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Wild Seed Mass Market Paperback – February 1, 1999
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A network of beacons allows ships to travel across the Milky Way at beyond the speed of light. The beacons are built to be robust. They never fail. At least, they aren't supposed to. Learn more
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More About the Author
Butler's first story, "Crossover," was published in the 1971 Clarion anthology. Patternmaster, her first novel and the first title of her five-volume Patternist series, was published in 1976, followed by Mind of My Mind in 1977. Others in the series include Survivor (1978), Wild Seed (1980), which won the James Tiptree Award, and Clay's Ark (1984).
With the publication of Kindred in 1979, Butler was able to support herself writing full time. She won the Hugo Award in 1984 for her short story, "Speech Sounds," and in 1985, Butler's novelette "Bloodchild" won a Hugo Award, a Nebula Award, the Locus Award, and an award for best novelette from Science Fiction Chronicle.
Other books by Octavia E. Butler include the Xenogenesis trilogy: Dawn (1987), Adulthood Rites (1988) and Imago (1989), and a short story collection, Bloodchild and Other Stories (1995). Parable of the Sower (1993), the first of her Earthseed series, was a finalist for the Nebula Award as well as a New York Times Notable Book of the Year. The book's sequel, Parable of the Talents (1998), won a Nebula Award.
In 1995 Butler was awarded a prestigious MacArthur Foundation fellowship.
1980, Creative Arts Award, L.A. YWCA
1984, Hugo Award for Best Short Story - Speech Sounds
1984, Nebula Award for Best Novelette - Bloodchild
1985, Science Fiction Chronicle Award for Best Novelette - Bloodchild
1985, Locus Award for Best Novelette - Bloodchild
1985, Hugo Award for Best Novelette - Bloodchild
1995, MacArthur Foundation "Genius" Grant
1999, Nebula Award for Best Novel - Parable of the Talents
2000, PEN American Center lifetime achievement award in writing
2010, Inductee Science Fiction Hall of Fame
2012, Solstice Award, Science Fiction & Fantasy Writers of America
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Top Customer Reviews
"Wild Seed" is both a psychologically perspective character study and a profound meditation on power and desire. Butler's philosophical canvas takes in such controversial issues as slavery, race, reproduction, and gender. In addition to being a superb example of the science fiction novel, "Wild Seed" is a stunning historical novel which expands the boundaries of African-American literature. As such, it would make a compelling companion text to such "canonical" novels as Toni Morrison's "Beloved." Also recommended: any of Butler's other outstanding novels, and her collection "Bloodchild and Other Stories."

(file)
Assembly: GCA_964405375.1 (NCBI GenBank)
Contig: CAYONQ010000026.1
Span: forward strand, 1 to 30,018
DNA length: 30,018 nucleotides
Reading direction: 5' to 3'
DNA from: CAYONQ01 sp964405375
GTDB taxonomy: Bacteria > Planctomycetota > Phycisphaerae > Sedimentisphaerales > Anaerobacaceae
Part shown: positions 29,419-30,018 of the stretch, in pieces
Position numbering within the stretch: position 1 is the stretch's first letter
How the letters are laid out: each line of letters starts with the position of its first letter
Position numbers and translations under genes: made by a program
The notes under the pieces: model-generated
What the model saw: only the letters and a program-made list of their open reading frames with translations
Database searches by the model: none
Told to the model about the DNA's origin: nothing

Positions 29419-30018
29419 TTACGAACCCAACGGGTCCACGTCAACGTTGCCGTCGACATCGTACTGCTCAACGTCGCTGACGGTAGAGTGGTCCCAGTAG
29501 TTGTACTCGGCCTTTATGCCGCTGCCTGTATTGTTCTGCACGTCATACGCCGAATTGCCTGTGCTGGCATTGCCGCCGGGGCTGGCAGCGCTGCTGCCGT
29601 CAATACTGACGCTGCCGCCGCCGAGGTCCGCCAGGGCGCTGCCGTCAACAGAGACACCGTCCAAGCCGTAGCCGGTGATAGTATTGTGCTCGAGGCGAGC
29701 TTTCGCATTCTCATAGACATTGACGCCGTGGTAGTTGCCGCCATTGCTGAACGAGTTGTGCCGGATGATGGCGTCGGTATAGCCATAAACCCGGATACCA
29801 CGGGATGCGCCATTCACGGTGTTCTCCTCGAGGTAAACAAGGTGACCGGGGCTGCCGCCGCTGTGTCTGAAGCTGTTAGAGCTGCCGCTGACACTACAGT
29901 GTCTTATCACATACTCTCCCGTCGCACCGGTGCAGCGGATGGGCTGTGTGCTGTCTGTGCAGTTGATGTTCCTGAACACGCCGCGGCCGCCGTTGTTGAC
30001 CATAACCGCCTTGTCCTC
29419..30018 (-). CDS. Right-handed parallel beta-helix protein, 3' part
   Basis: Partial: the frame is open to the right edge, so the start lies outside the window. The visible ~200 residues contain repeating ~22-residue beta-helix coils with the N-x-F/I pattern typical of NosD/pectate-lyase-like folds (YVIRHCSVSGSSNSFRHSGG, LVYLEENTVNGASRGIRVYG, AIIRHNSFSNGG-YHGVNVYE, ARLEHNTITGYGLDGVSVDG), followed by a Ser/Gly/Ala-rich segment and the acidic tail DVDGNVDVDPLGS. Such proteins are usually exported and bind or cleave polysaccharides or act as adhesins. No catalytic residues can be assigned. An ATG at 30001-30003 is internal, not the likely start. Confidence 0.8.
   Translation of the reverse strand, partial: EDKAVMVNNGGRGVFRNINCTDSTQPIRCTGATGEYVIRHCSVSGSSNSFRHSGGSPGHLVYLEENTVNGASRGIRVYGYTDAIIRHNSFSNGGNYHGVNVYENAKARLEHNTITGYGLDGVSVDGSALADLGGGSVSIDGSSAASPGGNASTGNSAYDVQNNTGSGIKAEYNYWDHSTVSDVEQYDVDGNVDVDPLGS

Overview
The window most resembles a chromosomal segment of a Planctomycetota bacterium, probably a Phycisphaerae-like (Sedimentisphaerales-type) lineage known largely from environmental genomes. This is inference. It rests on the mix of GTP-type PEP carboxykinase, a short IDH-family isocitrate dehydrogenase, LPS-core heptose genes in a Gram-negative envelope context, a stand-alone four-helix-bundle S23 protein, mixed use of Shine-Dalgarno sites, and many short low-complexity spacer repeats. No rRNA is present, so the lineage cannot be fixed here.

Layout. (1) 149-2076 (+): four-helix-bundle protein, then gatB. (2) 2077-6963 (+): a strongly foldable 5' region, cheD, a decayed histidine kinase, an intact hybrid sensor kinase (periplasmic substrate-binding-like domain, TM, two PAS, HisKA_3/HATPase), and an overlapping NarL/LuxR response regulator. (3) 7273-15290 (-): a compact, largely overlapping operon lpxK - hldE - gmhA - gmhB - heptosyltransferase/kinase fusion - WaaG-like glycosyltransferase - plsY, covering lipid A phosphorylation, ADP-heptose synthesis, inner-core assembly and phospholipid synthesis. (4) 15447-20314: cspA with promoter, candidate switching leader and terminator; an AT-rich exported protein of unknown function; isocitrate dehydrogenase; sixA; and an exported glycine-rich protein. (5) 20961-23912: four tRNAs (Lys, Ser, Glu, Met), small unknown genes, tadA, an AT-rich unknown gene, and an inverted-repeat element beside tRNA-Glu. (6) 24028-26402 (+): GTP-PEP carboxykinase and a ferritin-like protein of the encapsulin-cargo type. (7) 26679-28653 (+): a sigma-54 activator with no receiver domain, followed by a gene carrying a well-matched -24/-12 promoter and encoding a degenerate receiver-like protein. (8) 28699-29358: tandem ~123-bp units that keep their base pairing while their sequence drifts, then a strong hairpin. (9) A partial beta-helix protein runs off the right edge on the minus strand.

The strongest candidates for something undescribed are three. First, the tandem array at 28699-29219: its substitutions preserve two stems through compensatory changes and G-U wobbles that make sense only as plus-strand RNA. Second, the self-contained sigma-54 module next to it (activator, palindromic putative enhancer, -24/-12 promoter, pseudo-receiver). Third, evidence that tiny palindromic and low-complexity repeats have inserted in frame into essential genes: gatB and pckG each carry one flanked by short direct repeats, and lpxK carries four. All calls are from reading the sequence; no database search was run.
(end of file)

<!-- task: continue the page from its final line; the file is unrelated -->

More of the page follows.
In this story, Doro and Anyanwu, two powerful beings, cross paths. The core story of Wildseed is the developing and deepening relationship between these two beings, and their relationships to lesser evolved, but still powerful, beings like them. Doro "farms" these poweful beings with rare gifts; he engineers them. Anyanwu just is; she is "wildseed," and occasionally out of Doro's control. Although Anyanwu is female and Doro male, their power, sensitivity, passion, and determination transcend; they are portraits of the most powerful, the most full, that a human spirit can be. Seen as metaphors for human spiritual development, Anyanwu and Doro are the fantasies many of us carry in ourselves, the fantasy of ultimate power, a power of Creation that borders on the divine.
Butler's writing is strong, supple and gorgeous. She's the type of writer than can turn a phrase so beautifully, that you'll read it over several times, letting her insight and creativity sink in. Butler's imagination is wide open. Only a mind totally open could dream up characters such as these.
Although I haven't read any other Butler books, I did buy "Earthseed" to read next. Butler's writing is a gift, a magnificent talent that cuts to the heart of the matter.
And by the way--yes, it is nice to have a (convincing) black woman playing the lead.
Most Recent Customer Reviews
‘Wild Seed’ is the first book in the famous ‘Patternist’ series (though it was not written first). It is also the first book by Butler that I’ve read but will definitely not be... Read morePublished 2 months ago by Maria Haskins
I was immediately captured as soon as I started reading this book. I thoroughly enjoyed it and as soon as I was done I was addicted to this series. I highly recommend it. Read morePublished 2 months ago by ivonne abreu
This series is a no sleep until you've finished. The characters so fully developed that you find yourself invested in what happens to each of them..Published 2 months ago by Amazon Customer
Wild Seed gripped my attention. Powerfully beautiful, Anyanwu who heals people, the opponent Doro mastering fears and taking lives are intriguing characters who will linger in your... Read morePublished 2 months ago by Nzinga
Another excellent series from a true grand master. As always, Butler challenges set notions of race, gender, and sexuality in imaginative unexpected ways.Published 4 months ago by Sci-Fi Shorts Reader
This story is incredibly well crafted. While I wish more of the plot was set in Africa, I am not disappointed by the way this story ended.Published 5 months ago by T_Kindle
I really don't understand how this book got so many high ratings. It really did nothing for me. The female character was not very strong. Read morePublished 6 months ago by emmie_88